Hossain went to India with eight other cattle traders to buy cattle through Shingnagar frontier under Shibganj upazila but did not return, said Abdus Salam, officer-in-charge of Shibganj Police Station, quoting locals and relatives of the deceased.

Police sent the body to Chapainawabganj Sadar Hospital for an autopsy. Police or Sadar hospital may keep silent with the body since killings on the border or within the country happens every now and then and the “state should not be worried about this”, as Syed Ashraf remarked.

Mukherjee’s comment
However, outraged by the brutal act of BSF, leading Indian newspaper The Hindu pointed out that the remark by Indian Finance Minister Pranab Mukherjee that the incident must not be hyped, echoed by a Bangladeshi Minister, seems only to have provoked more anger and fuelled opposition allegations against the Sheikh Hasina government for being “pro-India”.

The Hindu warned, “… New Delhi needs to guard against becoming an unwitting cause for political instability in its eastern neighbour. Anti-India sentiment has been high in Bangladesh since the killing of three of its nationals by the BSF in two separate incidents on the border last month,” the daily noted.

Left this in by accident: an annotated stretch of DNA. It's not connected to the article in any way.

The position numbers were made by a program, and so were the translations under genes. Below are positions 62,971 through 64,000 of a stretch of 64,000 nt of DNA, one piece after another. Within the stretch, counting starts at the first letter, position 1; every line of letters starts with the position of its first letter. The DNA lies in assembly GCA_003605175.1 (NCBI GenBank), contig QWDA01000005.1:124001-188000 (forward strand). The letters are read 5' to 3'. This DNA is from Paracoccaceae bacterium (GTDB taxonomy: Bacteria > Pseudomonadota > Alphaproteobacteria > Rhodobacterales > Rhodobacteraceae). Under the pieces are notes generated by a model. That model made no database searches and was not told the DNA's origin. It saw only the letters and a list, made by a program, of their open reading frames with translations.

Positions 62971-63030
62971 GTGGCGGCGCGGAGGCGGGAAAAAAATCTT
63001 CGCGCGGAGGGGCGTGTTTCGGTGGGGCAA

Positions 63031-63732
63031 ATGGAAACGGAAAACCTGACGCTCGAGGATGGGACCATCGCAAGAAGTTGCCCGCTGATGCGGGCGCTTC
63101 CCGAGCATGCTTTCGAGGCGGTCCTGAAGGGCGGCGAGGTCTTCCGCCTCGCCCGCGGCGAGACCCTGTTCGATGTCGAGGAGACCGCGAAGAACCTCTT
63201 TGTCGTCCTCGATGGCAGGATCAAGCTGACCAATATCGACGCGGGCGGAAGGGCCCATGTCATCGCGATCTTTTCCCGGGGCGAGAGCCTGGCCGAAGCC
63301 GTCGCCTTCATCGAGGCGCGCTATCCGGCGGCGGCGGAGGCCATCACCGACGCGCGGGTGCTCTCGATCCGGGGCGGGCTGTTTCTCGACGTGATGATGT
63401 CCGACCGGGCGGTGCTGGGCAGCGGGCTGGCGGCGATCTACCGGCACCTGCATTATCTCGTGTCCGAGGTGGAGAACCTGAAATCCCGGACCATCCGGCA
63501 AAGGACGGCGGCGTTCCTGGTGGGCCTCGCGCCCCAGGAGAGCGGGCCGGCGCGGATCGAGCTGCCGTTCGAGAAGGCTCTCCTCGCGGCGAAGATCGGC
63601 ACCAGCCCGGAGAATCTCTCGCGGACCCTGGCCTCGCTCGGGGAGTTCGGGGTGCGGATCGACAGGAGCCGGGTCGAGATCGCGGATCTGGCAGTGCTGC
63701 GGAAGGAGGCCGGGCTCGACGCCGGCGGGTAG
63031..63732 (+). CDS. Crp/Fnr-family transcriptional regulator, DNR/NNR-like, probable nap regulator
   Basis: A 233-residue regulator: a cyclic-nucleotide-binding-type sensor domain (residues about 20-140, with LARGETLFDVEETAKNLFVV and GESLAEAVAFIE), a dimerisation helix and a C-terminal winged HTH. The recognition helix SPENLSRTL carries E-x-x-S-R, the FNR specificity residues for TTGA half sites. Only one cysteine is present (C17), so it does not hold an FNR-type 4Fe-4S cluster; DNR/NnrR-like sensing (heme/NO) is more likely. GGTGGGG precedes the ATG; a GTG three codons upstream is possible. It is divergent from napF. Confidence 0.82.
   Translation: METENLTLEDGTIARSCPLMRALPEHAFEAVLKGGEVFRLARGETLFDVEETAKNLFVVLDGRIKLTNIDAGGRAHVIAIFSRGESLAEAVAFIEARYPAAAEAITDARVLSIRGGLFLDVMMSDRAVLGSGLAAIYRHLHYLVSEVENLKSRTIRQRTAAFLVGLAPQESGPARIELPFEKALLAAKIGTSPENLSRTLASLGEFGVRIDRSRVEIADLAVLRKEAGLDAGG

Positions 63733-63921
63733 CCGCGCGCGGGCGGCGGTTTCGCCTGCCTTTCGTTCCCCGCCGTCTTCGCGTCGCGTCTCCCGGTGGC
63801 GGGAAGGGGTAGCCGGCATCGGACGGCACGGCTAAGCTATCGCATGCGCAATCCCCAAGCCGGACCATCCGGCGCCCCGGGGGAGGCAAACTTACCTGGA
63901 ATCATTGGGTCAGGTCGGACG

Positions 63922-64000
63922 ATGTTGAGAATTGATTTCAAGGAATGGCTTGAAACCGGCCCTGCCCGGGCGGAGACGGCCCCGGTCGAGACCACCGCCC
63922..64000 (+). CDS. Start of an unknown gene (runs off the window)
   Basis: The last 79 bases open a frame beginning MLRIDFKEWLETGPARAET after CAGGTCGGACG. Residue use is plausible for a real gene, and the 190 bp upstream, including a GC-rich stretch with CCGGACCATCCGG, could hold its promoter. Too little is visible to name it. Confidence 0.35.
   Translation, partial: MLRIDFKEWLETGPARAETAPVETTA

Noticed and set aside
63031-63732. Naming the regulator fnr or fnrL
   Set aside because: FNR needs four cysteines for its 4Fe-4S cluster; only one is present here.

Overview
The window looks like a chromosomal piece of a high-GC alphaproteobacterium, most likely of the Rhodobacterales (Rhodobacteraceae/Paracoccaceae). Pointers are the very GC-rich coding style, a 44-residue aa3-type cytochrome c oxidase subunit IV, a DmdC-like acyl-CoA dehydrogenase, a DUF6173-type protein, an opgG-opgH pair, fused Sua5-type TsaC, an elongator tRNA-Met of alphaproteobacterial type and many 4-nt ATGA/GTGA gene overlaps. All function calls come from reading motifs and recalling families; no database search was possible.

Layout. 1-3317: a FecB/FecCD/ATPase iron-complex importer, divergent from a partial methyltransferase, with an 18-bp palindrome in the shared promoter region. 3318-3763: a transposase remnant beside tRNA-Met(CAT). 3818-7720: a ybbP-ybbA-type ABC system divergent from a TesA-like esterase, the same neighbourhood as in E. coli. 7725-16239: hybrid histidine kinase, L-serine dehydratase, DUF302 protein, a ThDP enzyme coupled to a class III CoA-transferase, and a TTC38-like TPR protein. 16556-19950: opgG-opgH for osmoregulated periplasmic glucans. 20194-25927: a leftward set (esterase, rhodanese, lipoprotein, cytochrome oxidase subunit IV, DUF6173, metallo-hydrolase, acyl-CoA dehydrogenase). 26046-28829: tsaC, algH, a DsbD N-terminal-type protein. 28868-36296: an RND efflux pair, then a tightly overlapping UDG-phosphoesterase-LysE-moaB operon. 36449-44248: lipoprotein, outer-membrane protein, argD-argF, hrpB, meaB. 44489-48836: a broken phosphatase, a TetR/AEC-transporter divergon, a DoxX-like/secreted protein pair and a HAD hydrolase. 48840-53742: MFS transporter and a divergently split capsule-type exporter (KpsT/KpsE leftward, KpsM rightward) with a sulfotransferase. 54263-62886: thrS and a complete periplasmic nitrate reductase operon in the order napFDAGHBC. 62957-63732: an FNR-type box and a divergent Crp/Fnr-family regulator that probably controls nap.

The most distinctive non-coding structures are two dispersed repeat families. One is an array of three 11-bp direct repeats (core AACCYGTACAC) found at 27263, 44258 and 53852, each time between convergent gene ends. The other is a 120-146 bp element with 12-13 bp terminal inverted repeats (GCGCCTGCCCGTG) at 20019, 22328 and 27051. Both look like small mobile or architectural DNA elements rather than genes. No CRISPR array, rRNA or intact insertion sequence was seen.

Pointing out that “a March 2011 agreement between the two countries not to use firearms in dealing with illegal activities on the border has brought down the number of such incidents,” it said “but the video is evidence that the guards feel free to use other forms of violence. It underlines the fact that such bilateral agreements on the management of their complex boundary are worth nothing unless accompanied by a change in the mindset of those responsible for it on the ground.”

YouTube video, NHRC’s suo moto
“The distressing 11.56 minute footage, circulated through YouTube, is quite evidently a trophy video, the guards happy to pose as they strip their victim, tie his hands and feet, and beat him mercilessly while discussing among themselves other severe options of dealing with him. The man was a suspected rustler — the border is notorious for cattle smuggling — and it has been alleged by rights activists in Bangladesh that the guards were punishing him for not paying them a bribe.”